Very Convincing Large Language Models

I recently wrote about my thoughts on generative AI. The quality and capacity of Large Language Models (LLMs) continues to command our attention, and companies are generally trying to stick them anywhere. In apps (like Notion) and in little computers you can pin to your chest like the Apple Broach in that episode of Big Mouth (like Humane).

Last month I came across this study on arXiv which looked at the ability of LLMs to generate persuasive texts for people. The full paper's 25 pages (do skim the start and end, though), the authors had both humans and a LLM (Claude) write a couple-hundred words of persuasive text on contentious issues (e.g. police always wearing body cameras when on duty).

The authors compared human- versus machine-made texts along a handful of methods (readability, lexical complexity, sentiment, and morality).

They found that the LLM-generated text to be more convincing, which they scope as being equally emotional, but more lexically complex and morally grounded than human text:

morally laden language significantly impacts attention and can be highly persuasive... [LLMs demonstrated] a strategic use of moral-emotional language that aligns with the persuasive strategy of negative bias, where negative information tends to influence judgments more than equivalent positive information (Robertson et al., 2023; Rozin & Royzman, 2001)... the mere emotional charge of the language may not be as pivotal as the moral framing of the content, aligning with the view that morality can be a stronger driver of persuasion than emotions alone (van Bavel et al., 2024).

I worry a lot about misinformation.

I worry that the companies that got corruptingly rich by, sort of accidentally, creating a miasma for disinformation and misinformation to travel through. I worry they spend this food-poverty-ending wealth in, of all things, little computers to strap to your heads that you can play imaginary lego with.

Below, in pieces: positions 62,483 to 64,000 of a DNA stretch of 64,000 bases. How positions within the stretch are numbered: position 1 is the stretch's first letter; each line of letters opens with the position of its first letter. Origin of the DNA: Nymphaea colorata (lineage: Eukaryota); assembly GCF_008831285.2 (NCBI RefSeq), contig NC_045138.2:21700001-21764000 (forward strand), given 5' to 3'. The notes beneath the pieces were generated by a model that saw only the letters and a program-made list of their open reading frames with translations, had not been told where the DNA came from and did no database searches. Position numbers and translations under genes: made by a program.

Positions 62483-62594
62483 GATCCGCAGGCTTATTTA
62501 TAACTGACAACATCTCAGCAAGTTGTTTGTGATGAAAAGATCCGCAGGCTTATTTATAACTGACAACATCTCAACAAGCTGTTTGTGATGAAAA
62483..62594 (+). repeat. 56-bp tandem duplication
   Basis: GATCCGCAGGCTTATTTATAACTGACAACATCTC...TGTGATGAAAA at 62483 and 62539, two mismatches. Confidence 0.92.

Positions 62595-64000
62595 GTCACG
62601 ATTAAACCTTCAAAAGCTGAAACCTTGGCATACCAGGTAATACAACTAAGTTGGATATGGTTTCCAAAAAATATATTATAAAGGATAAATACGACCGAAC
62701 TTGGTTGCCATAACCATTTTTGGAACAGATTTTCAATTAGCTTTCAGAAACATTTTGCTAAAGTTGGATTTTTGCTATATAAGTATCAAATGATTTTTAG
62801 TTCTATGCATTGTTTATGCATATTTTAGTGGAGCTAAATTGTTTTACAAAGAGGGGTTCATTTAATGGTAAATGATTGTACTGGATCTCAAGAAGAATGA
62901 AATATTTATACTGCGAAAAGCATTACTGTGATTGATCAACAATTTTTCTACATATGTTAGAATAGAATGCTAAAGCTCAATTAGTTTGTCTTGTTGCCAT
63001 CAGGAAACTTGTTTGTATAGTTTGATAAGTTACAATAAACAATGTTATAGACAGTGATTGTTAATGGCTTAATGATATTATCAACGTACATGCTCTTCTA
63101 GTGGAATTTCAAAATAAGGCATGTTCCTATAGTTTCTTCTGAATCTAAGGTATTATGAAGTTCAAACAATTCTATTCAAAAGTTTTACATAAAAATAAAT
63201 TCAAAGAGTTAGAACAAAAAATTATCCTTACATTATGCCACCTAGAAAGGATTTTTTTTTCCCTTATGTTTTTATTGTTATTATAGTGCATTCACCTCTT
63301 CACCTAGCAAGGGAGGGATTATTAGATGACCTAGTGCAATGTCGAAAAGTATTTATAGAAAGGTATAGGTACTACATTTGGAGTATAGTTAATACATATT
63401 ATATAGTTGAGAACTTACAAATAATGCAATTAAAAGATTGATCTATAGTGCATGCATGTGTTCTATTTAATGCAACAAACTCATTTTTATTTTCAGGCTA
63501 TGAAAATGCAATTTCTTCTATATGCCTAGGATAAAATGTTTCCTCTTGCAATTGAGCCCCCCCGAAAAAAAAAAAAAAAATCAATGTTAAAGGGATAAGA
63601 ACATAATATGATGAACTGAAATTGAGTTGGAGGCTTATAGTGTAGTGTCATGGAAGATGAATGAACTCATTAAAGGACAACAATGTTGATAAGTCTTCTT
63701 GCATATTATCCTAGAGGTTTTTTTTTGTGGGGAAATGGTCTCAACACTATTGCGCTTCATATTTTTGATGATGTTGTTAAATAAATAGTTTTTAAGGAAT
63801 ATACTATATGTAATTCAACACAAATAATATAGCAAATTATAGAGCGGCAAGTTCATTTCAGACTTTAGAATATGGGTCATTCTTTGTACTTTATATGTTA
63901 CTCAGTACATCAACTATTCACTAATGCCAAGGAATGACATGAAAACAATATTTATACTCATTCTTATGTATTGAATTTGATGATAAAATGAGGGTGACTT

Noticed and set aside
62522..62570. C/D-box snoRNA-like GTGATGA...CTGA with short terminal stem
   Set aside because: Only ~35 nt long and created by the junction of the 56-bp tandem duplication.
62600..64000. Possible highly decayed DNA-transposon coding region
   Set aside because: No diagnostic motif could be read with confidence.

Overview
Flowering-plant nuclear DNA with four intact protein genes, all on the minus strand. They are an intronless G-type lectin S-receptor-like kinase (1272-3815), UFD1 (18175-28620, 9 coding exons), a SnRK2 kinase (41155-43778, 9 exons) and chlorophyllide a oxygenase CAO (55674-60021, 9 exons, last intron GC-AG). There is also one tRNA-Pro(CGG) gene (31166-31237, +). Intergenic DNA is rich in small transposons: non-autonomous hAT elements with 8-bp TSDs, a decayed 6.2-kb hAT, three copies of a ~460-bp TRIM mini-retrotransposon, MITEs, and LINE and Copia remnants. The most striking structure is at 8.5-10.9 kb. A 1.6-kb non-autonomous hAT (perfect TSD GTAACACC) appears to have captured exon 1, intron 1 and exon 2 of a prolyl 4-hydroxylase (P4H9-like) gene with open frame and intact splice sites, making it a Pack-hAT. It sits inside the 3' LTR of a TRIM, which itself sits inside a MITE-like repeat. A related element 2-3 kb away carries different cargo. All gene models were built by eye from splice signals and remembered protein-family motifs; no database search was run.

I worry that don't-fuck-about magnitude problems like the a climate crisis, radicalisation to violence, and emerging pandemics attract, breed, and circulate patently false information.

I do not think that as people get radicalised they are sitting with opposing arguments in each hand and making an informed choice between "human" and "lizard" for the question "what is the royal family?"

We do not need machines that are more convincing, especially when the little black box is just autocomplete. More so than any human, the LLM is entirely a product of its environment - train it on strong false information and you'll get strong false, very convincing arguments.

Need I cast your mind back five months to hbomberguy's explosive video on plagiarism - how widespread and blatant and unnoticed intellectual dishonesty was for several (not small) content creators.

Sure, YouTube videos definitely are fuck-about magnitude. But have a LLM reword some stolen text, or generate some convincing but false information, speak it into your Shure microphone at your desk with some LED backlighting, and what you've got is a semblance of authenticity, and enough removal from what generated the content to be human, and emotional.

I think videos can be a lot more attention-commanding than emotionally laden prose. And all the cool social medias are 80+% video.

I worry that LLMs are going to be another tool for radicalisation and division of a lot of people, and that actually expecting the platforms to police this stuff is essentially impossible. They have no incentive to do it.

I do not know how we get through this, but unlike when they tried to sell us 3D TVs or Segways or NFTs or face computers, this time the change is just sort of happening.

And once more the nerds selling us the utopia do not have a strong anti-dystopia set of tools from what I can see.

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